Partner perspectives 

We asked selected partners how they are using Microsoft technologies to help governmental organisations to better protect citizens’ data against the increasing risk posed by cybercriminals. 

“We offer advanced tools and up-to-date educational content tailored to the latest threat patterns. We also work with Microsoft’s cybersecurity engineers to further enhance our cybersecurity solutions and develop products that integrate well with Microsoft’s own security offerings,” said Theo Zafirakos, security and professional services leader at Fortra’s Terranova Security. 

“It is vital for organisations to protect all digital assets and intellectual property. That’s why our HaloCAD and HaloCORE solutions extend the powerful security offered by Microsoft Purview Information Protection to computer-aided design files, product lifecycle management systems, and any data extracted from SAP,” said Mario Galatovic, CEO of Secude. 

“Organisations often struggle with effective application governance, leaving them vulnerable to cyberattacks. With our free Application Governance Assessment report, organisations can quickly see how their application landscape compares to Microsoft’s recommended practices and quantify the results with our AppGov Score,” said Jay Paul Gundotra, CEO of ENow Software.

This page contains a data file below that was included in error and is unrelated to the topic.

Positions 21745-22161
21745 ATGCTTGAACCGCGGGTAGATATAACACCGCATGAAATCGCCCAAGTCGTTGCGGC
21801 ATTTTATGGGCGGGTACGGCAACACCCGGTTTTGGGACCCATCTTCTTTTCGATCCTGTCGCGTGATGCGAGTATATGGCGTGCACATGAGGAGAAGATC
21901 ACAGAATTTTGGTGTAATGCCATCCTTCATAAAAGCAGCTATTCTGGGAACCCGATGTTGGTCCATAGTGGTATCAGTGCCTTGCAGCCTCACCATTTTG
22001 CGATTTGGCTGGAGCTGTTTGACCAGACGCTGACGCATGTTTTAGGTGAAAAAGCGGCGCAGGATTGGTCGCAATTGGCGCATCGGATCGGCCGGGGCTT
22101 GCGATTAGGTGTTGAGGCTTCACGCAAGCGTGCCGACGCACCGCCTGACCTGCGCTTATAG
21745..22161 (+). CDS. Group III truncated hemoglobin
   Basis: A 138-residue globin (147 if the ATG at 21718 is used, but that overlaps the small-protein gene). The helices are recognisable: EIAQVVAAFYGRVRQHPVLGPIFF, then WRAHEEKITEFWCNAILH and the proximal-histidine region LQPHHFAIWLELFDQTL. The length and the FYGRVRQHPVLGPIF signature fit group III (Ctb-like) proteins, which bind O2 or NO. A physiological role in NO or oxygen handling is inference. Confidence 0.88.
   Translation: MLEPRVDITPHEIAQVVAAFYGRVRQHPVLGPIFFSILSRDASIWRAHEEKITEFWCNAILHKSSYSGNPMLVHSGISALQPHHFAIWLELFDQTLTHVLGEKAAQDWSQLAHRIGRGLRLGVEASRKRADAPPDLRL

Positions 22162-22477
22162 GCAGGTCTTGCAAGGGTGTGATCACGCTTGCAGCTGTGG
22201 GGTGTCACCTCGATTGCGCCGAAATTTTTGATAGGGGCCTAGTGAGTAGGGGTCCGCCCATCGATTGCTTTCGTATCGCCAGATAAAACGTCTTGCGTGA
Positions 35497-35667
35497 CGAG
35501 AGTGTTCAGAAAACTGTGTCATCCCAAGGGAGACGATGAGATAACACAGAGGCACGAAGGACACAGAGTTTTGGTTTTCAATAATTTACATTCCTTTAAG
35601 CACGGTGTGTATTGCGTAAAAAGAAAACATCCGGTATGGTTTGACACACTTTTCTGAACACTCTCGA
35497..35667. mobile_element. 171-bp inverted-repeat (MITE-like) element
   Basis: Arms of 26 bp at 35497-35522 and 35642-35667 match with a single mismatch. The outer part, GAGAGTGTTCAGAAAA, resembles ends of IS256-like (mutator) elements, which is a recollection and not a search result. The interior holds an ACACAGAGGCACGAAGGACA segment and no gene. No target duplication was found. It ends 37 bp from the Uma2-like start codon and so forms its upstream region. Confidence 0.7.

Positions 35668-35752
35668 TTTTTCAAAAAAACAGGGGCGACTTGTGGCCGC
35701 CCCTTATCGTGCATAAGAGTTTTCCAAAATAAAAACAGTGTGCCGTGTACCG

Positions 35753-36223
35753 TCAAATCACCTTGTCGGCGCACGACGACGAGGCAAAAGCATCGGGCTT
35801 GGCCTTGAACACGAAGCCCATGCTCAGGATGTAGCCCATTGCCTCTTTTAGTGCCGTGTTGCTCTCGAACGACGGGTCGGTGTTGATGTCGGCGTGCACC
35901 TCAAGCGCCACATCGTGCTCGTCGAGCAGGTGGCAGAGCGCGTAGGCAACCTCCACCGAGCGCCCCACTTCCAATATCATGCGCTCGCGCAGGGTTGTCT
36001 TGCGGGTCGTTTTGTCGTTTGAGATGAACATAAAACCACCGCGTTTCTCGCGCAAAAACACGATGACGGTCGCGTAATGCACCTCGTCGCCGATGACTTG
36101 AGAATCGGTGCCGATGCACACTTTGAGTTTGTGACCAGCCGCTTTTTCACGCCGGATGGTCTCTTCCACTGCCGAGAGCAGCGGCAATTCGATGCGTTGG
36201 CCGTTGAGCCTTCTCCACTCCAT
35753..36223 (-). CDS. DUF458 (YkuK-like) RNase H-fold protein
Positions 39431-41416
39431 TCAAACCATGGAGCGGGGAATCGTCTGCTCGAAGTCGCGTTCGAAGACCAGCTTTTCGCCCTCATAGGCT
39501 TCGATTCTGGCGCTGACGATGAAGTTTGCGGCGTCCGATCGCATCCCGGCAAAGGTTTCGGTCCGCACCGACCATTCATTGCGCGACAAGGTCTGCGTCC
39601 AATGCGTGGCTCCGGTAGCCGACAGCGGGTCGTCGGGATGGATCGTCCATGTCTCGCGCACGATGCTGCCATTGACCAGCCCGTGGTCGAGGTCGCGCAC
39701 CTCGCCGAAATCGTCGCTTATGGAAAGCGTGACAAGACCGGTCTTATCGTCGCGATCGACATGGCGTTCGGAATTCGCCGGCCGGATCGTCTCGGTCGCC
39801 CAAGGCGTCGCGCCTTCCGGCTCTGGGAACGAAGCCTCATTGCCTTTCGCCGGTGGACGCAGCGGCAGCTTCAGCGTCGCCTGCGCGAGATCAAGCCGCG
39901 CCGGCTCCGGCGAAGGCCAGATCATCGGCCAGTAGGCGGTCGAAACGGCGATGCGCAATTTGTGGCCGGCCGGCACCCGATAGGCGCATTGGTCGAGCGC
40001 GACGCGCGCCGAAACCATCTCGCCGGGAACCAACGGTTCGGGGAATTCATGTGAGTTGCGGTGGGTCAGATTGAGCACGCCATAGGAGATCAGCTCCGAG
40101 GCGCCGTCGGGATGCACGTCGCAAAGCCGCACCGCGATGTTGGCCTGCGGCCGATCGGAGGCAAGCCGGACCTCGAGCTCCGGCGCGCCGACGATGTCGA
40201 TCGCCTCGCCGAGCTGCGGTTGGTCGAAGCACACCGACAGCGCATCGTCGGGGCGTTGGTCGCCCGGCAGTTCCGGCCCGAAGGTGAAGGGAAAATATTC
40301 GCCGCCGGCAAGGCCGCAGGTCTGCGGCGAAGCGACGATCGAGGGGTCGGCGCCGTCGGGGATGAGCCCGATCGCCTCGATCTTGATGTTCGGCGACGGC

“Fortra helps organisations take advantage of Microsoft’s cloud technology without compromise by supplementing Microsoft’s native security with an array of best-of-breed cybersecurity solutions. For example, Fortra’s email security solutions integrate with Microsoft 365 and stop advanced email threats like business email compromise and account takeover,” said Mike Devine, cheief marketing officer at Fortra. 

Read more from these partners in the Winter 2023 issue of Technology Record. To get future issues delivered directly to your inbox, sign up for a free subscription.